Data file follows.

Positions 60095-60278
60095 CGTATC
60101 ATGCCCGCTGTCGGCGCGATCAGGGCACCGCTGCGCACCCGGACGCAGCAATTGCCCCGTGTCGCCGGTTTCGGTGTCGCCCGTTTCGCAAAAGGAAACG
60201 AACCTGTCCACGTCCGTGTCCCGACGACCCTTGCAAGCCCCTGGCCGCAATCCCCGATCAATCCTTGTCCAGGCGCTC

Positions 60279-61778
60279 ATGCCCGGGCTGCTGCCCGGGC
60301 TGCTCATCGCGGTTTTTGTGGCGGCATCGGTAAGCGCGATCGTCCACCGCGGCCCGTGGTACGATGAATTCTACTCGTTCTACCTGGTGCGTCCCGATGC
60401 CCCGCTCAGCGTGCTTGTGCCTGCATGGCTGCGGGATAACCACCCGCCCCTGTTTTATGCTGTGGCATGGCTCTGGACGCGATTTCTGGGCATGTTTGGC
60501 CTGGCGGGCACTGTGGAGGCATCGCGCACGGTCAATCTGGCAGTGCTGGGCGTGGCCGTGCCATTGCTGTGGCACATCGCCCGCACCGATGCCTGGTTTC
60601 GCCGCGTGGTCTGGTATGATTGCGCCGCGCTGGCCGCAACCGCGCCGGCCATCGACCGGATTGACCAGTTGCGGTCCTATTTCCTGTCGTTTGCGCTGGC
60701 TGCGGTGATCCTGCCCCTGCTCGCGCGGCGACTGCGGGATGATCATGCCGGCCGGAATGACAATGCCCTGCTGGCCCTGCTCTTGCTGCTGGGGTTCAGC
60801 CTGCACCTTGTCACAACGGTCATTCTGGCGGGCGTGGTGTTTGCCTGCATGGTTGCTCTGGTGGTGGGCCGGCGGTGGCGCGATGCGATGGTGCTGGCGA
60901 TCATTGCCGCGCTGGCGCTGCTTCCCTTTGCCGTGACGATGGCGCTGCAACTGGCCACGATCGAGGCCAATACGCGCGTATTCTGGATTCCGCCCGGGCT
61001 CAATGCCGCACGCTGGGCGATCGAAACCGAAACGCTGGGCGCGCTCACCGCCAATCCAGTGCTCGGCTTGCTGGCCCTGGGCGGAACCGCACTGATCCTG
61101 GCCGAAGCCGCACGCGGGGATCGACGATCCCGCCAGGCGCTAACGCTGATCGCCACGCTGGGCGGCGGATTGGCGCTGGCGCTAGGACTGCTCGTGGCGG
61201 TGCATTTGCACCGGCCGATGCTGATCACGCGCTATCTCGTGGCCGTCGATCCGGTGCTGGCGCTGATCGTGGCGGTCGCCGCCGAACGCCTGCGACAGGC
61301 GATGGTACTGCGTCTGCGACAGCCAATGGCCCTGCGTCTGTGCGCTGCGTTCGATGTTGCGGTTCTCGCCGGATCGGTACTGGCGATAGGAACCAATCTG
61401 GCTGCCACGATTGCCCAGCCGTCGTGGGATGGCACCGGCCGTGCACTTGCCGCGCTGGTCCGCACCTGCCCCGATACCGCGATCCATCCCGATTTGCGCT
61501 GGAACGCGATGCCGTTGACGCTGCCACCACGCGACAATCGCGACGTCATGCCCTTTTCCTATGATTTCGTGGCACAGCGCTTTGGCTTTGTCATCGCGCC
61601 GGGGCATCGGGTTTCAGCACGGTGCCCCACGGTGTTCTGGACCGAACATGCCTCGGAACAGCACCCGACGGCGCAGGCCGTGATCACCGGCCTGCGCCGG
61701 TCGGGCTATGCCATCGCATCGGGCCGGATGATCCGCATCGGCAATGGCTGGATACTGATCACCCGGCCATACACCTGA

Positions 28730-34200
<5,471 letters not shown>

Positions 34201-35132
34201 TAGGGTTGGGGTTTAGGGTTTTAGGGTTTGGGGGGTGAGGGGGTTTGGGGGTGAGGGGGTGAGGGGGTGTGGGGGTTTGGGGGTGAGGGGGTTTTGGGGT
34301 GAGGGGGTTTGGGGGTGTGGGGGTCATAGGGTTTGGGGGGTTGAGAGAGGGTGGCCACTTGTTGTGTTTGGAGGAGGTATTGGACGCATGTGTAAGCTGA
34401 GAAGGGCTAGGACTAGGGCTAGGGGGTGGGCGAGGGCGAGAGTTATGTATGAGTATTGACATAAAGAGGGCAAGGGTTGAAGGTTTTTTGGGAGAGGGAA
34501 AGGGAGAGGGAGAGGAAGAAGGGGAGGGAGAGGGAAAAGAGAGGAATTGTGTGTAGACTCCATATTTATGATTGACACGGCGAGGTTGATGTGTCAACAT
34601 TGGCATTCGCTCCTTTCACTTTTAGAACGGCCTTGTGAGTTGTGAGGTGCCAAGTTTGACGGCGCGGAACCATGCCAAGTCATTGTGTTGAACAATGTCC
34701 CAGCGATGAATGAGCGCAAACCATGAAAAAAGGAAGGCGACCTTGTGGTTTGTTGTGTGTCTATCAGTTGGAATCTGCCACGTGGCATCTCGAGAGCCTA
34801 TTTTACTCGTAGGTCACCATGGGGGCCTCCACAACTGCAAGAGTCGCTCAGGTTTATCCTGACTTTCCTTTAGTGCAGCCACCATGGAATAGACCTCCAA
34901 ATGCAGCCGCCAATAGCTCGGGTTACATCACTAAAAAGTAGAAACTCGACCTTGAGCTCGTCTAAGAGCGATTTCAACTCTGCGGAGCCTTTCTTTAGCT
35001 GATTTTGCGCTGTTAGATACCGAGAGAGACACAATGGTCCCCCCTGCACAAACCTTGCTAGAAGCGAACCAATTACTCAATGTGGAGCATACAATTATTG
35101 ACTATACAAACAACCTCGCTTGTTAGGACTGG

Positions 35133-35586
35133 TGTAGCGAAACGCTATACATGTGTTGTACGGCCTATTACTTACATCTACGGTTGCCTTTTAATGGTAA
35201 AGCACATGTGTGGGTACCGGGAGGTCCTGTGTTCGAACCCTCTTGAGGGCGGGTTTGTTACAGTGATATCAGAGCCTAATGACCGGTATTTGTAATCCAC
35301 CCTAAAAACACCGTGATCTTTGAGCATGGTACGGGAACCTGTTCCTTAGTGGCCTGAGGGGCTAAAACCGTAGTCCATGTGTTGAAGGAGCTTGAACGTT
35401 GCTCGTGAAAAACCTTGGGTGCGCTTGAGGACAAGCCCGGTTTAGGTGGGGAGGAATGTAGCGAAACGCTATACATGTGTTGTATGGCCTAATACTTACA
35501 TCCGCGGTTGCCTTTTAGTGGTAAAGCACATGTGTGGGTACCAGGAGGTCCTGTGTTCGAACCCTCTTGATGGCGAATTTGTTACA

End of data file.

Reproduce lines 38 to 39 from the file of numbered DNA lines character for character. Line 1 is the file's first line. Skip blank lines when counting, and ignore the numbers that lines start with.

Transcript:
35301 CCTAAAAACACCGTGATCTTTGAGCATGGTACGGGAACCTGTTCCTTAGTGGCCTGAGGGGCTAAAACCGTAGTCCATGTGTTGAAGGAGCTTGAACGTT
35401 GCTCGTGAAAAACCTTGGGTGCGCTTGAGGACAAGCCCGGTTTAGGTGGGGAGGAATGTAGCGAAACGCTATACATGTGTTGTATGGCCTAATACTTACA